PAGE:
A saint after my own heart.


					
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By reflectionsoncarnality

9 comments on “Stalled Engines, Do-Overs, and the Space-Time Continuum

  1. Really thoughtful and encouraging words. Keep posting. I love how your writing incorporates such wide ranging references as your priest friend (whose quote is fantastic), Captain Kirk, the Israeli-Palestinian conflict, and St. Ignatius of Loyola, all in a piece about incorporating all the elements of your past into your present.

    • Thanks, Miriam. I am glad that you enjoy my eccentricities. I have to admit that in this piece I had no idea where I would end up, but as usual I draw from the craziest places. As Larry David said in Woody Allen’s movie of the same title, “Whatever Works!” The quote comes from Chapter 8 of a book that I suggest you read in Spanish: El Sentido Religioso (by Luigi Giussani). I never met Fr. Giussani, but I never met Jesus, either (at least not in the flesh)–however, I consider them both friends. I really need to be more constant with this blog thing. I am going to try to post once or twice per month through the end of this year (no promises). Warmest regards to you and the family, Emerald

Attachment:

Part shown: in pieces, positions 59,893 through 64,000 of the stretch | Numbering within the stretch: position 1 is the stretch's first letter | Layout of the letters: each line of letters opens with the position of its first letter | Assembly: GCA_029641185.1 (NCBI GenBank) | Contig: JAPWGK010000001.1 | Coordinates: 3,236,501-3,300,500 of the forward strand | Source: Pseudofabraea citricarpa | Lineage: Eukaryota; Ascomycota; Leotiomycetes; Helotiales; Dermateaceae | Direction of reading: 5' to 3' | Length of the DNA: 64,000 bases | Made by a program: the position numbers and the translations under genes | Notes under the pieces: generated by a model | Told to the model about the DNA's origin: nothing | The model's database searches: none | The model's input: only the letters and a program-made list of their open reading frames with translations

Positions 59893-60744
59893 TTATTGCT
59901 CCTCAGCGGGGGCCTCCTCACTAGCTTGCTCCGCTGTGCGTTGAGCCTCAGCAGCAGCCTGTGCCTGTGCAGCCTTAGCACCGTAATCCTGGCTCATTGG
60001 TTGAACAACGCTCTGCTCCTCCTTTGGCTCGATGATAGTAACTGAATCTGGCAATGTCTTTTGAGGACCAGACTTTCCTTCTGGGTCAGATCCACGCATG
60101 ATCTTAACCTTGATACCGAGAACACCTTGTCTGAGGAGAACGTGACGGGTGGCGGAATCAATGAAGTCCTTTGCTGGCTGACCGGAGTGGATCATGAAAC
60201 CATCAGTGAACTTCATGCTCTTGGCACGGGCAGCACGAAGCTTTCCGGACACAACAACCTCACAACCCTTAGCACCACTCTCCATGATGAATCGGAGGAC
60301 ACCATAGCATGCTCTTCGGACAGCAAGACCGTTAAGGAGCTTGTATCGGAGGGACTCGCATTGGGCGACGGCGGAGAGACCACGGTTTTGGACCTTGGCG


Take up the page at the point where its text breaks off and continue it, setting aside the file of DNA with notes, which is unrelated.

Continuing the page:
2. Querida, me deja sin palabras lo que has escrito hoy. Precisamente porque ayer leía ese mismo pasaje. Tus preguntas ante el tiempo que corre, los días que no vuelven, el qué de ellos y cómo recuperar el pasado de manera genuina y sincera, las tengo presentes más patentemente en este tiempo yo también. Es como la obligación moral de ser adulta de la forma más rara para este mundo: dependiendo y confiando en cada comienzo. De otra forma, no puedo honestamente recuperar el pasado, porque me aterra (soy como una avestruz que esconde la cabeza en el hoyo). Bueno, gracias por acompañarme, en este momento de mi vida es un trabajo que me apremia. Es un momento determinante… agradezco sinceramente tu reflexión.